The main difficulty to attain fully autonomous robot navigation outdoors is the fast detection of reliable visual references, and their subsequent characterization as landmarks for immediate and unambiguous recognition. Aimed at speed, our strategy has been to track salient regions along image streams by just performing on-line pixel sampling. Persistent regions are considered good candidates for landmarks, which are then characterized by a set of subregions with given color and normalized shape. They are stored in a database for posterior recognition during the navigation process. Some experimental results showing landmark-based navigation of the legged robot Lauron III in an outdoor setting are provided.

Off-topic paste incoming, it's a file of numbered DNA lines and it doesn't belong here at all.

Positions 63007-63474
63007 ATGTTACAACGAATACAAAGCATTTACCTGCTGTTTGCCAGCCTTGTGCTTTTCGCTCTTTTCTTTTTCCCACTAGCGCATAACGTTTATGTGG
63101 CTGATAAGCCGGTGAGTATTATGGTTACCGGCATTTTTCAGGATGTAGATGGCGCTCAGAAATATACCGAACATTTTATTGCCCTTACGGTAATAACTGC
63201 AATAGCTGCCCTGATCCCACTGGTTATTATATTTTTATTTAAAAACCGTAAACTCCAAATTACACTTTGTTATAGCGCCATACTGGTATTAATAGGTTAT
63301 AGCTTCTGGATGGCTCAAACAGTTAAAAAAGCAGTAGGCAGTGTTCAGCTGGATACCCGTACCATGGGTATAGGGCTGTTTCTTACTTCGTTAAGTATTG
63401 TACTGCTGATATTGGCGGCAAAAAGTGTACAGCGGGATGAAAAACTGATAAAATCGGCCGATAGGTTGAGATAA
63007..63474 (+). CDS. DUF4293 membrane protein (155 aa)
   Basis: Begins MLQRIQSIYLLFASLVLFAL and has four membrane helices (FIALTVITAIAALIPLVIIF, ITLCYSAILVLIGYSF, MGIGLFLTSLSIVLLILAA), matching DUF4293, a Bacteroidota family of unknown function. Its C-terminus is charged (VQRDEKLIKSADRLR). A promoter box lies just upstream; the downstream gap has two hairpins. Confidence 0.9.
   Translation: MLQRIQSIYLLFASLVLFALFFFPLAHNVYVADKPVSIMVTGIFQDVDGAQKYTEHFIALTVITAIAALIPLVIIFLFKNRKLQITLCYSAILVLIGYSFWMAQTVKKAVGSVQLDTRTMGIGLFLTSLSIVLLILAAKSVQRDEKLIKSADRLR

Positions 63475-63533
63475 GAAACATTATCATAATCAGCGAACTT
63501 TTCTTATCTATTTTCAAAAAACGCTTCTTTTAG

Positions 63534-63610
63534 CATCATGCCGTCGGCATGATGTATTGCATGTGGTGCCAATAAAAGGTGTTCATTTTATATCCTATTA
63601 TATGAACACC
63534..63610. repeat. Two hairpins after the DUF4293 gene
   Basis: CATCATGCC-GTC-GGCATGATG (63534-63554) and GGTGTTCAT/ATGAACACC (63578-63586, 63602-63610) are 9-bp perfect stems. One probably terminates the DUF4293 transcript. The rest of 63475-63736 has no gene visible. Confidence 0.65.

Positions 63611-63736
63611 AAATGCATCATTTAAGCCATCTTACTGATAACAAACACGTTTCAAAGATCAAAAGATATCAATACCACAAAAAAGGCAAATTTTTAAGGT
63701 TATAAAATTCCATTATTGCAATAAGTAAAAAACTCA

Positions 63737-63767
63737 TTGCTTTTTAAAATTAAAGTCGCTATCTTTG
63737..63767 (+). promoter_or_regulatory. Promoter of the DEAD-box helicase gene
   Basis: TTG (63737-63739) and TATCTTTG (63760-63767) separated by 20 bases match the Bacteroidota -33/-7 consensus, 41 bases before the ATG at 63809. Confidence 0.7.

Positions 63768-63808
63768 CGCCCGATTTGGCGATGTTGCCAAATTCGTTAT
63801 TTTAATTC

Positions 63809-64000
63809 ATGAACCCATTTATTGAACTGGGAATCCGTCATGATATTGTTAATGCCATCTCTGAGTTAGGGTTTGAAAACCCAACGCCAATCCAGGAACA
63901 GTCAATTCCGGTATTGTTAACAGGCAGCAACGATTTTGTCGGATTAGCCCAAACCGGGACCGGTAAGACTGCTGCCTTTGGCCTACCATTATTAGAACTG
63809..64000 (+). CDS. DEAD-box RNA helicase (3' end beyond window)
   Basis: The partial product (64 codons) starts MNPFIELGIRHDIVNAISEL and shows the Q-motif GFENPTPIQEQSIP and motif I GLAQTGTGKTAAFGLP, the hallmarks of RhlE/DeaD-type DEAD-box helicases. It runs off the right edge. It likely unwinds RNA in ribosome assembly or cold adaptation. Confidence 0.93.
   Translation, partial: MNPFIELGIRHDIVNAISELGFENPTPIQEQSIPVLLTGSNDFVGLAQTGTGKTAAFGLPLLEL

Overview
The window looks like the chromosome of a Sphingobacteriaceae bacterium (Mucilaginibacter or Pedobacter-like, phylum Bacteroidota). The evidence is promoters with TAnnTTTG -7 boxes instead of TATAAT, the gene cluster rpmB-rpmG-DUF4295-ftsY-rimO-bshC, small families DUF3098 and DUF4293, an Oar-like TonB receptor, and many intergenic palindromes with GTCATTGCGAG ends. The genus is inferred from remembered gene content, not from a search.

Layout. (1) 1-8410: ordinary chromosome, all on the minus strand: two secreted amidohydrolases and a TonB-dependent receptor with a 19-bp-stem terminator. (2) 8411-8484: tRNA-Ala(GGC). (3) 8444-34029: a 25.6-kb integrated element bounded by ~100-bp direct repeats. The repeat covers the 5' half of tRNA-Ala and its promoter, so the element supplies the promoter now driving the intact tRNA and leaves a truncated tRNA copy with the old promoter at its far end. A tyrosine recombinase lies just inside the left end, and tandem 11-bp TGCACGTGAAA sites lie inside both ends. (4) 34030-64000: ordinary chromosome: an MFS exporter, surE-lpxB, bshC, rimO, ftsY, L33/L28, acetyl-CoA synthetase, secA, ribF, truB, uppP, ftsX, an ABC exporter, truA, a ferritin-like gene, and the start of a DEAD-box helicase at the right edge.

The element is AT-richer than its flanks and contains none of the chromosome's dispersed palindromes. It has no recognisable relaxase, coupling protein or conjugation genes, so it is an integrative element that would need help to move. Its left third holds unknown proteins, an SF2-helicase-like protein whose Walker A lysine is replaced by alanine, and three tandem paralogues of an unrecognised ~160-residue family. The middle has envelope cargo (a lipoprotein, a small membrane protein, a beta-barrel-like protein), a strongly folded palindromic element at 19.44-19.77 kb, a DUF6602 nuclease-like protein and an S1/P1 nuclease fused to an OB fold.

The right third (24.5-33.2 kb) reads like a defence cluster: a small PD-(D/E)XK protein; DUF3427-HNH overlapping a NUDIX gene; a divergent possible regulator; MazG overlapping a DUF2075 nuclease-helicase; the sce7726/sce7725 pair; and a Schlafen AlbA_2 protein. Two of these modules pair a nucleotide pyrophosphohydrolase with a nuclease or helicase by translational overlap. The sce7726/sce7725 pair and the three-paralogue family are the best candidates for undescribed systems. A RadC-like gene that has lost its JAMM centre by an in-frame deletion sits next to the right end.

- Color Space
- Autonomous Robot
- Salient Region
- Input Pixel
- Landmark Detection
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Celaya, E., Albarral, JL., Jiménez, P., Torras, C. (2007). Natural Landmark Detection for Visually-Guided Robot Navigation. In: Basili, R., Pazienza, M.T. (eds) AI*IA 2007: Artificial Intelligence and Human-Oriented Computing. AI*IA 2007. Lecture Notes in Computer Science(), vol 4733. Springer, Berlin, Heidelberg. https://doi.org/10.1007/978-3-540-74782-6_48
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